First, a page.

Optical detection of indocyanine green encapsulated biocompatible poly (lactic-co-glycolic) acid nanoparticles with photothermal optical coherence tomography.
ABSTRACT We describe a functional imaging paradigm that uses photothermal optical coherence tomography (PT-OCT) to detect indocyanine green (ICG)-encapsulated biocompatible poly(lactic-co-glycolic) acid (PLGA) nanoparticles embedded in highly scattering tissue phantoms with high resolution and sensitivity. The ICG-loaded PLGA nanoparticles were fabricated using a modified emulsification solvent diffusion method. With a 20 kHz axial scan rate, PT-OCT based on spectral-domain interferometric configuration at 1310 nm was used to detect phase changes induced by a 808 nm photothermal excitation of ICG-encapsulated PLGA nanoparticles. An algorithm based on Fourier transform analysis of differential phase of the spectral interferogram was developed for detecting the depth resolved localized photothermal signal. Excellent contrast difference was observed with PT-OCT between phantoms containing different concentrations of ICG-encapsulated PLGA nanoparticles. This technique has the potential to provide simultaneous structural and molecular-targeted imaging with excellent signal-to-noise for various clinical applications.
Full-textDOI: · Available from: Hrebesh Molly Subhash, May 17, 2015
SourceAvailable from: Kelsey R Beavers[Show abstract] [Hide abstract]
ABSTRACT: Current imaging techniques capable of tracking nanoparticles in vivo supply either a large field of view or cellular resolution, but not both. Here, we demonstrate a multimodality imaging platform of optical coherence tomography (OCT) techniques for high resolution, wide field of view in vivo imaging of nanoparticles. This platform includes the first in vivo images of nanoparticle pharmacokinetics acquired with photothermal OCT (PTOCT), along with overlaying images of microvascular and tissue morphology. Gold nanorods (51.8 ± 8.1 nm by 15.2 ± 3.3 nm) were intravenously injected into mice, and their accumulation into mammary tumors was non-invasively imaged in vivo in three dimensions over 24 hours using PTOCT. Spatial frequency analysis of PTOCT images indicated that gold nanorods reached peak distribution throughout the tumors by 16 hours, and remained well-dispersed up to 24 hours post-injection. In contrast, the overall accumulation of gold nanorods within the tumors peaked around 16 hours post-injection. The accumulation of gold nanorods within the tumors was validated post-mortem with multiphoton microscopy. This shows the utility of PTOCT as part of a powerful multimodality imaging platform for the development of nanomedicines and drug delivery technologies.Biomedical Optics Express 06/2014; 5(6):1731-43. DOI:10.1364/BOE.5.001731 · 3.50 Impact Factor
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ABSTRACT: We report the feasibility of a novel contrast agent, namely "smart" gold nanoparticles (AuNPs), in the detection of cancer cells with photothermal optical coherence tomography (PT-OCT). "Smart" AuNPs form aggregation in low pH condition, which is typical for cancer cells, and this aggregation results in a shift of their absorption spectrum. A PT-OCT system was developed to detect this pH-induced aggregation by combining an OCT light source and a laser with 660 nm in wavelength for photothermal excitation. Optical detection of pH-induced aggregation was tested with solution samples at two different pH conditions. An increase in optical path length (OPL) variation was measured at mild acidic condition, while there was not much change at neutral condition. Detection of cancer cells was tested with cultured cell samples. HeLa and fibroblast cells, as cancer and normal cells respectively, were incubated with "smart" gold nanoparticles and measured with PT-OCT. An elevated OPL variation signal was detected with the HeLa cells while not much of a signal was detected with the fibroblast cells. With the novel optical property of "smart" AuNPs and high sensitivity of PT-OCT, this technique is promising for cancer cell detection.Optics Letters 11/2013; 38(21):4429-32. DOI:10.1364/OL.38.004429 · 3.18 Impact Factor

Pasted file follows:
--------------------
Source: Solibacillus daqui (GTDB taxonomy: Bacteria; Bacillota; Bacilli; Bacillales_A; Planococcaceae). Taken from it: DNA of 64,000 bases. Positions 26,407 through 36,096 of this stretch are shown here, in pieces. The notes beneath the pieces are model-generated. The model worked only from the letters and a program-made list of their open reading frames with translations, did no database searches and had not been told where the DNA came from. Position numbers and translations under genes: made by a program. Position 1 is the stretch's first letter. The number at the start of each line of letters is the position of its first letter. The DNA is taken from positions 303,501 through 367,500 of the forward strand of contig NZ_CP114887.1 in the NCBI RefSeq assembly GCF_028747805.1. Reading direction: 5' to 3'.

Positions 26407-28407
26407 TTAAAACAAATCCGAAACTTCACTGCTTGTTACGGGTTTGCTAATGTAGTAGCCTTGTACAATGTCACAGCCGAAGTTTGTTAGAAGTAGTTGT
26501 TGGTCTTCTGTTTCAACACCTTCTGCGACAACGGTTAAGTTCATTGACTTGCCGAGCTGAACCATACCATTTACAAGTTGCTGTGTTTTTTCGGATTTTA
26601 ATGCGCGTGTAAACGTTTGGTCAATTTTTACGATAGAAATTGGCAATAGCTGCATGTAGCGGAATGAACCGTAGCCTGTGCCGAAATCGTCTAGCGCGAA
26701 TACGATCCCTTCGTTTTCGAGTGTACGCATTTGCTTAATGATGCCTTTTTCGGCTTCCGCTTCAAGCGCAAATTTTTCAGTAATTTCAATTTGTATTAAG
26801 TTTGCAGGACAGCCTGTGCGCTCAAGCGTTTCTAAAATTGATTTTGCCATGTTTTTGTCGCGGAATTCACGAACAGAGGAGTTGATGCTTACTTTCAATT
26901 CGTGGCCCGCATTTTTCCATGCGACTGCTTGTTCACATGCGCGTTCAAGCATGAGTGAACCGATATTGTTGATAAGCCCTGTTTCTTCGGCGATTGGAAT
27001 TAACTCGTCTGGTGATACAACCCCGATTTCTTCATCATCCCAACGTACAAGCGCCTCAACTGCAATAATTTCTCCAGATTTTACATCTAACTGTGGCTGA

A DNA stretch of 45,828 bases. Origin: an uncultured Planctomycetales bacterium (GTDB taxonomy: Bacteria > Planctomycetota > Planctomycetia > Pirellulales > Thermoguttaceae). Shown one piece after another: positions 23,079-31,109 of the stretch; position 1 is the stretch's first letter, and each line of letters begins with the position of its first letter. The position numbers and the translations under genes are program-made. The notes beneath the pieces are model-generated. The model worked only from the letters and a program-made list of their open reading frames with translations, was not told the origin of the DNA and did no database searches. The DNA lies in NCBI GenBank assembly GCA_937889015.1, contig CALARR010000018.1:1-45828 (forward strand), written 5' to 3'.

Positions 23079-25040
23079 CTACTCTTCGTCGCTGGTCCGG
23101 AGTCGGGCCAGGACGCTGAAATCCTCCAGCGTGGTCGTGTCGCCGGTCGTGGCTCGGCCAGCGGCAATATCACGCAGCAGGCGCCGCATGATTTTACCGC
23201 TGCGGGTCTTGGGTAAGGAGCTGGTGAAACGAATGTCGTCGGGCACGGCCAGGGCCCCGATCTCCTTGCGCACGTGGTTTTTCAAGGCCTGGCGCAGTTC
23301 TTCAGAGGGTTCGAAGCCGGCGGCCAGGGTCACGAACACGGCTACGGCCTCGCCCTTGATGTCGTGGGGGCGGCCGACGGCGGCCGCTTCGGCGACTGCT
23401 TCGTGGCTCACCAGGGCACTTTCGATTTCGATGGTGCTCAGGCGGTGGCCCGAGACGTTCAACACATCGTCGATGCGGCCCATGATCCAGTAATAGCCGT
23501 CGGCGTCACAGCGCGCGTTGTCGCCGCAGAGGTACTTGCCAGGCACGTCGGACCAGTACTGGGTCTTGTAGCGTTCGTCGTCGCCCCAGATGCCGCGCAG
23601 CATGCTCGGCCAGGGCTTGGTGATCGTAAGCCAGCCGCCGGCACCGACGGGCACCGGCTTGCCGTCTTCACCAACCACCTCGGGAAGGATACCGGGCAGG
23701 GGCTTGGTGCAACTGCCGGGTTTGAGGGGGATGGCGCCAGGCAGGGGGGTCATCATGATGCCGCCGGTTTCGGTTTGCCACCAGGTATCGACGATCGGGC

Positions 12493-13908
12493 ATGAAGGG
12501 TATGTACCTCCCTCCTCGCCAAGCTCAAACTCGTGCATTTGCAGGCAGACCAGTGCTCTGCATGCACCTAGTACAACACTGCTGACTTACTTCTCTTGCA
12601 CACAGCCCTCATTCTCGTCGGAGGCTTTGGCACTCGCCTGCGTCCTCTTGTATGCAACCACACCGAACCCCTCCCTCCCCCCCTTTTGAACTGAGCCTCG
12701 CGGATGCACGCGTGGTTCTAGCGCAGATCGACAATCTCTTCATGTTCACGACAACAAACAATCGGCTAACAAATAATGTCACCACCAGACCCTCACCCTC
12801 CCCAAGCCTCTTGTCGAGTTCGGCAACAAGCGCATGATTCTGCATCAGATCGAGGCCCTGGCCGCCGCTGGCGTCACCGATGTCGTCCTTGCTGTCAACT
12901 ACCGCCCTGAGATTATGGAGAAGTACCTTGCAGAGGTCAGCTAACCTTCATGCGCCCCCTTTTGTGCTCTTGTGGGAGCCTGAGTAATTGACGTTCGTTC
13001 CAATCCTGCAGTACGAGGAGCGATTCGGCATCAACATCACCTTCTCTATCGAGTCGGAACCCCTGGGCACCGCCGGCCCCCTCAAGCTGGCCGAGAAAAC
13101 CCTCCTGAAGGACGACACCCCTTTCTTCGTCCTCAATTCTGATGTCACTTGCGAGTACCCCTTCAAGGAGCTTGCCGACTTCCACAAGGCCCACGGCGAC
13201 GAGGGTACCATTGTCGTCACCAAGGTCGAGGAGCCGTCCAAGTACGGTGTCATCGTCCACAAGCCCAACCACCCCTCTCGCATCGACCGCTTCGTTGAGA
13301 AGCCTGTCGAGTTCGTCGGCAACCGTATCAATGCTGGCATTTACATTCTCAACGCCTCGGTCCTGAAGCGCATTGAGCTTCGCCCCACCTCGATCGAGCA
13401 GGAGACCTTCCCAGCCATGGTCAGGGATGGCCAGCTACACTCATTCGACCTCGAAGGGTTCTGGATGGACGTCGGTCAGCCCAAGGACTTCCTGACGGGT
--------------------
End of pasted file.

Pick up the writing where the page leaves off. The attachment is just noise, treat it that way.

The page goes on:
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ABSTRACT: The dynamics of the cellular and molecular constituents of the circulatory system are regulated by the biophysical properties of the heart, vasculature and blood cells and proteins. In this review, we discuss measurement techniques that have been developed to characterize the physical and mechanical parameters of the circulatory system across length scales ranging from the tissue scale (cm) to the molecular scale (nm) and time scales of years to milliseconds. We compare the utility of measurement techniques as a function of spatial resolution and penetration depth from both a diagnostic and research perspective. Together, this review provides an overview of the utility of measurement science techniques to study the spatial systems of the circulatory system in health and disease.Cellular and Molecular Bioengineering 03/2013; 7(1). DOI:10.1007/s12195-013-0317-4 · 1.23 Impact Factor